for whose sake ye must be slaine:
Had I beene borne of Royall race,
You might haue liu’d in happy case:
but you must die for my vnworthinesse,
Come messenger of death (said she)
Take my despised Babes to thee,
and to their father my complaints expresse.
He tooke the children, and to his Noble Master
he brought them forth with speed.
Who secret sent them vnto a noble Lady,
to be nurst vp indeed.
Then to faire Grissel with a heauy heart he goes
where she sate mildly all alone:
A pleasant gesture and a louely looke she shows,
as if griefe she had neuer knowne.
(Quoth he) my children now are slaine,
What thinkes faire Grissel of the same,
sweet Grissel now declare thy mind to mee.
Sith you my lord, are pleased with it,
Poor Grissel thinks the action fit,
both I and mine at your command will be.
The Nobles murmure fair Grissel, at thy honor,
and I no ioy can haue:
Till thou be banisht both from my Court & presence,
as they vniustly craue:
Thou must be stript out of thy stately garments,
and as thou camst vnto me,
In homely gray, instead of Bisse and purest Pal,
now all thy clothing must be.
My Lady thou shalt be no more,
Nor I thy Lord which grieues me sore,
the poorest life must now content thy mind.
A groat to thee I may not giue,
Thee to maintaine while I do liue;
against my Grissel such great foes I find.
When gentle Grissel heard these wofull tidings,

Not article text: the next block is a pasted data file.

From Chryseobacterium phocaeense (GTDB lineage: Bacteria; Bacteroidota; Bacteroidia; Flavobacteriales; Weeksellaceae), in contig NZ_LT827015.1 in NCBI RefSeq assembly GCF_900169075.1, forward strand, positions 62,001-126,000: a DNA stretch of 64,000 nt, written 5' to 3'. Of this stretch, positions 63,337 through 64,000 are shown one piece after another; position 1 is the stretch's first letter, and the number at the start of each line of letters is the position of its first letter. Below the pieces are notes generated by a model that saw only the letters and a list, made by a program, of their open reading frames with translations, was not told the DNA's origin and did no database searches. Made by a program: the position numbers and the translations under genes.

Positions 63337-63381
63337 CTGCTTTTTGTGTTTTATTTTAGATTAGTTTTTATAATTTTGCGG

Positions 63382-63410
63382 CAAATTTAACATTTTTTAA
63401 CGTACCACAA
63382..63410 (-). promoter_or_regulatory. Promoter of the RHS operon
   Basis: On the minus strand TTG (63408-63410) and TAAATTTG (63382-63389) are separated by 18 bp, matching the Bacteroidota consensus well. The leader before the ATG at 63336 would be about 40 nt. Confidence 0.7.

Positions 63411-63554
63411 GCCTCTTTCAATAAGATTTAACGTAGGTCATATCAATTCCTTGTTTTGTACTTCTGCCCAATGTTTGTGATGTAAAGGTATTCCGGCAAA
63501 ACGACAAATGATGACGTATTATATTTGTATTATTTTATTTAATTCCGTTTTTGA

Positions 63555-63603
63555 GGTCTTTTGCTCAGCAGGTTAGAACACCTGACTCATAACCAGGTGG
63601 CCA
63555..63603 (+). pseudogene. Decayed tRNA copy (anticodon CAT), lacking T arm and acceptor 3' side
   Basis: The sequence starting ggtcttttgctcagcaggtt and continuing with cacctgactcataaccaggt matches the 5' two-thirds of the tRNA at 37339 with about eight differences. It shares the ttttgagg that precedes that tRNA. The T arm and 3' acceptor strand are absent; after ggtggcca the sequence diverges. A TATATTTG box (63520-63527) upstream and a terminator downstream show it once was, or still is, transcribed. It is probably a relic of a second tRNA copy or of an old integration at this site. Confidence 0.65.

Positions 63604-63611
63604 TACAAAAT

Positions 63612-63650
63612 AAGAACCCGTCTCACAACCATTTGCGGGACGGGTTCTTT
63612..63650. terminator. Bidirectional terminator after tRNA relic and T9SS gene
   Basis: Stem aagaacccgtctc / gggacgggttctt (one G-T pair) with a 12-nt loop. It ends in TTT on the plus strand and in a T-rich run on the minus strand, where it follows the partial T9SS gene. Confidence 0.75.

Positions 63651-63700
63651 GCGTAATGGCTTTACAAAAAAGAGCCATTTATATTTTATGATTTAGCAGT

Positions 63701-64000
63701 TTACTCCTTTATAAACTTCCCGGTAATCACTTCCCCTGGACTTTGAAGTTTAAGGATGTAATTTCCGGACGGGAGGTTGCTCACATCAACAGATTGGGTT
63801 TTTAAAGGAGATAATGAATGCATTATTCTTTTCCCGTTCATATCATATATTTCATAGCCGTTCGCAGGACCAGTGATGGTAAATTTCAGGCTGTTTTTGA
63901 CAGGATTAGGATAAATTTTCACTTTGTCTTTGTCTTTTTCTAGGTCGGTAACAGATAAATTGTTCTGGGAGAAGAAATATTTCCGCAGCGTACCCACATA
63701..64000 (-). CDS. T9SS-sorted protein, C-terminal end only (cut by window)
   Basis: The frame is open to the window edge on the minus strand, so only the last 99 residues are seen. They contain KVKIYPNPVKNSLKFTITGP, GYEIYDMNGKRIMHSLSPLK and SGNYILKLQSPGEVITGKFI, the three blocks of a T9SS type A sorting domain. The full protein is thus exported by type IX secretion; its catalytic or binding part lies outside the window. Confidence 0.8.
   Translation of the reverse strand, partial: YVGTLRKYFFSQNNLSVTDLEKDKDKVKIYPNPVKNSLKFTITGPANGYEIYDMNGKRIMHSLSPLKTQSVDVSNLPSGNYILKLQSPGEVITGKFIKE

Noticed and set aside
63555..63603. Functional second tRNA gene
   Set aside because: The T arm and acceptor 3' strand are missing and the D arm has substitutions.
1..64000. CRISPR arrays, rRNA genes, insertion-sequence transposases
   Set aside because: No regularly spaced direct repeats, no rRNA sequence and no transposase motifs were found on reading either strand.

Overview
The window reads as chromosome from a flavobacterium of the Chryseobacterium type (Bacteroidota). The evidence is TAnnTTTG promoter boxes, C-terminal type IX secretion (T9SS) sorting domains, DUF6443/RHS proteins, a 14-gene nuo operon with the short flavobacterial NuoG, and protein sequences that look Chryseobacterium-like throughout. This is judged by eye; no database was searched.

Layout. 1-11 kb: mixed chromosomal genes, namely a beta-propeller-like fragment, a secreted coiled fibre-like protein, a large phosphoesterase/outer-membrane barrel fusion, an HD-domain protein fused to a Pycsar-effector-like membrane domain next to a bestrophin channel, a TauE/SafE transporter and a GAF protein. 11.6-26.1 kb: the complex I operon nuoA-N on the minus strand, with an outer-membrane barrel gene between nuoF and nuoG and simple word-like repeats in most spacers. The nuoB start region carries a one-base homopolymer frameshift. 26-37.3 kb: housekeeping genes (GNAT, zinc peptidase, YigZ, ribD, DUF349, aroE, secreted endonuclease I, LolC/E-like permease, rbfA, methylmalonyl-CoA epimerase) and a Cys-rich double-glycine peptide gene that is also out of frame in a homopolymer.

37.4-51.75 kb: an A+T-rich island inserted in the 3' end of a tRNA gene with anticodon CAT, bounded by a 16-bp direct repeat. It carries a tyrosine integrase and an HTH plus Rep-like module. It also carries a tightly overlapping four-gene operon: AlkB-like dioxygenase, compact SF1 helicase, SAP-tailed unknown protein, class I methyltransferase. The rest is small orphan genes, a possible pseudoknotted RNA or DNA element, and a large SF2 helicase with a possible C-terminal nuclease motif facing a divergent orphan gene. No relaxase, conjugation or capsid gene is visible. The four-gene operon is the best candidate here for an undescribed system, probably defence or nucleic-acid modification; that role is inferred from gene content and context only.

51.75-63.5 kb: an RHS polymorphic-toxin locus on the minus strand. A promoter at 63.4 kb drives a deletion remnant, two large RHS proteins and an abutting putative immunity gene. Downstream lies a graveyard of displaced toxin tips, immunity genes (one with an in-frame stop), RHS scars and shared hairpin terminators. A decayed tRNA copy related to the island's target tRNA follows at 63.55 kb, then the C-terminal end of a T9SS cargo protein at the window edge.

the teares stood in her eyes:
She nothing saide, no words of discontentment
did from her lips arise:
Her veluet gowne most patiently she slipt off,
her kirtle of silke with the same:
Her russet gowne was brought again with many a scoffe,
to heare them all her selfe she did frame.
When she was drest in this array:
And ready was to part away:
God send long life vnto my Lord (quoth she)
Let no offence be found in this,
To giue my Lord a parting kis:
with watered eyes, farewel my deere (qd. he).
From stately Palace vnto her Fathers cottage,
poore Grissel now is gone:
Full fifteen winters, she liued there contented,
no wrong she thought vpon;
And at that time through all the land the speeches went,
the Marquess should married be,
Vnto a Lady great of high discent,
and to the same all parties did agree.
The Marquesse sent for Grissel faire,
The Brides bed chamber to prepare,
that nothing should therein be found awry.
The Bride was with her Brother come,
Which was great ioy to all and some,
and Grissel tooke all this most patiently.
And in the morning when that they should be wedded
her patience now was tried:
Grissel was charged her selfe in princely manner,
for to attire the Bride.
Most willingly she gaue consent vnto the same,
the Bride in her brauery was drest:
And presently the noble Marques thither came,
with all his Lords at his request.
Oh Grisse, I would ask of thee,
If thou to this match would agree,
me thinks thy looks are waxen wondrous coy:
With that they all began to smile,
And Grissel she replies the uhile:
God send Lord Marques many yeeres of ioy.
The Marques was moued to see his best beloued
thus patient in distresse:
He stept vnto her, and by the hand he tooke her,
these words he did expresse.
Thou art the Bride, & all the Brides I mean to haue,
these two thine own children be:
The youthfull Lady on her knees did blessing craue
her brother as willing as she
And you that enuy her estate,
Whom I haue made my louing mate,
now blush for shame, and honour vertuous lire,
The Chronicles of lasting fame,
Shall euermore extoll the name
of patient Grissel, my most constant wife.
To the Tune of, The Brides good morrow.